First steps in fighting fire
CAMP RIPLEY—About 110 young outdoors enthusiasts descended upon Camp Ripley this week for the first statewide Conservation Corps Minnesota Academy wildland fire training.
Camp Ripley, a state of Minnesota National Guard training facility near Little Falls, played host for the training, which serves as a conduit toward future work in the natural resources field.
Pete Leschak, a fire technician with the Minnesota Department of Natural Resources forestry division, has served as an instructor for CCM fire training for decades. Typically, the CCM fire training is done over the course of a year, Leschak said. This time, the organizers decided it would be more efficient to do it all at once at the same location, hence the weeklong training at Camp Ripley.
"It takes a lot of time, money and energy to put on a weeklong course like this," Leschak said.
The CCM participants are young, enthusiastic and motivated, Leschak said. Camp Ripley has been a good host, he said, because lodging, outdoor training and classroom space is all available. Because of the convenience, the week included training at night, which isn't usually offered.
"That allows us to really get a little more in-depth on some of this stuff," Leschak said.
Ben Joppa from Plymouth joined the CCM because it would be good experience to help him find a job in the natural resources field. It's also valuable experience to have for someone who loves the outdoors, he said.
"You never know when you're going to need it," Joppa said.
Abby Cyr from Hillman was looking for something to do after college and loved the outdoors, so the CCM is a great fit. She wants to find another job after her CCM experience is over, she said, and plans to use her wildland fire training as much as she can.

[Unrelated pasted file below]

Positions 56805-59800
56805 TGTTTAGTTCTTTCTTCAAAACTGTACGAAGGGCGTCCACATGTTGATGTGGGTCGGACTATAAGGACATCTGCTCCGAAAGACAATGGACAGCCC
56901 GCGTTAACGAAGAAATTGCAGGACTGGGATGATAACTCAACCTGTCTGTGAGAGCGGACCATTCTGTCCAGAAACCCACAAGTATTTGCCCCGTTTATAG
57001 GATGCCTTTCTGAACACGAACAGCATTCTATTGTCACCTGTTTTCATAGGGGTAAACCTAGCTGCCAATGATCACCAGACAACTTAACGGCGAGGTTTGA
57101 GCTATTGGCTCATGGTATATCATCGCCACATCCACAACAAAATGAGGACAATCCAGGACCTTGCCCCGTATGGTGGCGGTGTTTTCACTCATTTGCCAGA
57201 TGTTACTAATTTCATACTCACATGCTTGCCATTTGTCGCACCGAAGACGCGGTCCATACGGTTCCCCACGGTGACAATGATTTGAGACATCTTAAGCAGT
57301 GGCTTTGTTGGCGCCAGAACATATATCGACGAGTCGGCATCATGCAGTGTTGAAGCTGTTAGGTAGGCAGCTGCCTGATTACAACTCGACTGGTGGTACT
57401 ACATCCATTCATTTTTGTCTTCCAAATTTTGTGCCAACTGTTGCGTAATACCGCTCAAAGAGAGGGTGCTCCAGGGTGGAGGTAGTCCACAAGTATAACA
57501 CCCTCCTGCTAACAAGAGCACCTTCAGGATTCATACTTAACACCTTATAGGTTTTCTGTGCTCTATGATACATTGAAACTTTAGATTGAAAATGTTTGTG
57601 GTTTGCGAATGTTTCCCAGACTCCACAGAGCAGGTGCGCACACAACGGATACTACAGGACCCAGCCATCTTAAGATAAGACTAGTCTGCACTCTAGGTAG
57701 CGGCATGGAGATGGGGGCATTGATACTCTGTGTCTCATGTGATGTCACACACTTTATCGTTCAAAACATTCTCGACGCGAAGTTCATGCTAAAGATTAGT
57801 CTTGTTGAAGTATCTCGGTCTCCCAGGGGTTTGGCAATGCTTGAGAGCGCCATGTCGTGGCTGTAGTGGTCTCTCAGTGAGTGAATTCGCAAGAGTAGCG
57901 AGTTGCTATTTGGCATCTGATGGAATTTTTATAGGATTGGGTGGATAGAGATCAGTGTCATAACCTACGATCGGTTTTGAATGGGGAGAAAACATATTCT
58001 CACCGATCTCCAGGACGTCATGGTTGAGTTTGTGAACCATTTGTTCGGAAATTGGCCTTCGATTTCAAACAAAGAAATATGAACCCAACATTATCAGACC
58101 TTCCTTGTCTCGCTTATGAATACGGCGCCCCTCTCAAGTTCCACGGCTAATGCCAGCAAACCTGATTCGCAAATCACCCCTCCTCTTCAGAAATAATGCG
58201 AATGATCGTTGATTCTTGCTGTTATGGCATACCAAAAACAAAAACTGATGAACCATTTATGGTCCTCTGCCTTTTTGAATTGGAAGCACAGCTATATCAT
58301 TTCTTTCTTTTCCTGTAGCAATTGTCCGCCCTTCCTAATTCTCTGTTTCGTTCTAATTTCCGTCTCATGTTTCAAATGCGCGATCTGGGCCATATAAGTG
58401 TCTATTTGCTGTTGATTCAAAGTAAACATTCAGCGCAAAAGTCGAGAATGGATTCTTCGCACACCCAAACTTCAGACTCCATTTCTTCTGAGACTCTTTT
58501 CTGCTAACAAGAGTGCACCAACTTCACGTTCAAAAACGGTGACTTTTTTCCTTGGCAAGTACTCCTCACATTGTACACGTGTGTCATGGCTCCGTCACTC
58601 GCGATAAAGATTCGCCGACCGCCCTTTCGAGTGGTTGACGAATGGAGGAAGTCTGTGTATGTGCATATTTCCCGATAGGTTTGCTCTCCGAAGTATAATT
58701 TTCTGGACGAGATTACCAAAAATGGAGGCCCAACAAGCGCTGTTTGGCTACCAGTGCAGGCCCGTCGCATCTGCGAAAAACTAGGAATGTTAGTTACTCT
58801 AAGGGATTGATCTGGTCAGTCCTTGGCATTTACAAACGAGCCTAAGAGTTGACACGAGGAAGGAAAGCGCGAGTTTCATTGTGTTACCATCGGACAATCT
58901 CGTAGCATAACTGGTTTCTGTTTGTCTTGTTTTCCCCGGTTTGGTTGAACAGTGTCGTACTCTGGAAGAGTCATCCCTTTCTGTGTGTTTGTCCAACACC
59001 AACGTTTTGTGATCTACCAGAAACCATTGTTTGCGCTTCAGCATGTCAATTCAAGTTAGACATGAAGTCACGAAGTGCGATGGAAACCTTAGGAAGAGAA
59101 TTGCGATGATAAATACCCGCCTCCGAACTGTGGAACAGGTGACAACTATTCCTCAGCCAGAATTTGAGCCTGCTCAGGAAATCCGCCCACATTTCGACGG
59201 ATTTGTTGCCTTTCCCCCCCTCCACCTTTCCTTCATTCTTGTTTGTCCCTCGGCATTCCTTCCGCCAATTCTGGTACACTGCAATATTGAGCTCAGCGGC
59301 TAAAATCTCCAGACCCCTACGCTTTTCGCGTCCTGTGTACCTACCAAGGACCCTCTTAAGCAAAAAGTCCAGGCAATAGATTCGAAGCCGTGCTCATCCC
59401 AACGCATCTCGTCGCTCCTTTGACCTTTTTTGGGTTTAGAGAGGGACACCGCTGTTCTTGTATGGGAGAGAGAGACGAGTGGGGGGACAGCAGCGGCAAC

"Hopefully, it'll lead to something in the future," Cyr said.
Coursework during the week includes basics of wildland firefighting, field exercises, water handling, pump operations and key aspects of fire weather, fire suppression and fire behavior. Students are broken down into eight different crews, which mimics how they would work in the field. The first half of the week was spent in the classroom, so by Wednesday, both Joppa and Cyr said they were ready to get out in the field for some hands-on training.
When it comes to wildfire firefighters, the DNR looks for people who are physically fit and are enthusiastic about the work, Leschak said.
"You have to want to do it, it's not a way to get rich," Leschak said. "I don't know what percentage of these might go on to pursue wildland firefighting, but some will."
The group of trainees this week at Camp Ripley is one of the best groups Leschak has seen in his years of instructing CCM students, he said. They have been highly engaged, he said, and like most years, love the hands-on training.
"I can tell you after doing this for decades, I know already what the (course evaluations) will say: 'hands-on stuff was just great, classroom was too long,'" Leschak said. "I can write the eval already."
Meghan Ring, from the DNR forestry division, went through the CCM wildland fire training in 2013. She really enjoyed it, she said, and found it interesting. The following year, she worked for The Nature Conservancy on a wildland fire crew in South Dakota.
Ring joined the CCM to get natural resources experience, she said, and not necessarily to pursue wildland firefighting. She realized how much she likes firefighting, she said, and is now pursuing it as a career.
"The community of fire is incredible, there's so many people that are willing to help," Ring said. "As far as the literal fire, it's an adrenaline rush to be out in a fire."
It's been a great experience to lead students through the same CCM courses Ring went through four years ago, she said. When she went through CCM training, she said, she didn't realize how far the training would take her in her career.
"It was a very cool experience to bring along with me," Ring said.
According to a news release, in 2016, the Minnesota Interagency Fire Center in Grand Rapids mobilized 15 CCM crews who assisted in wildland fire incidents. Last year, there were 1,423 fires that burned a total of 12,588 acres in Minnesota.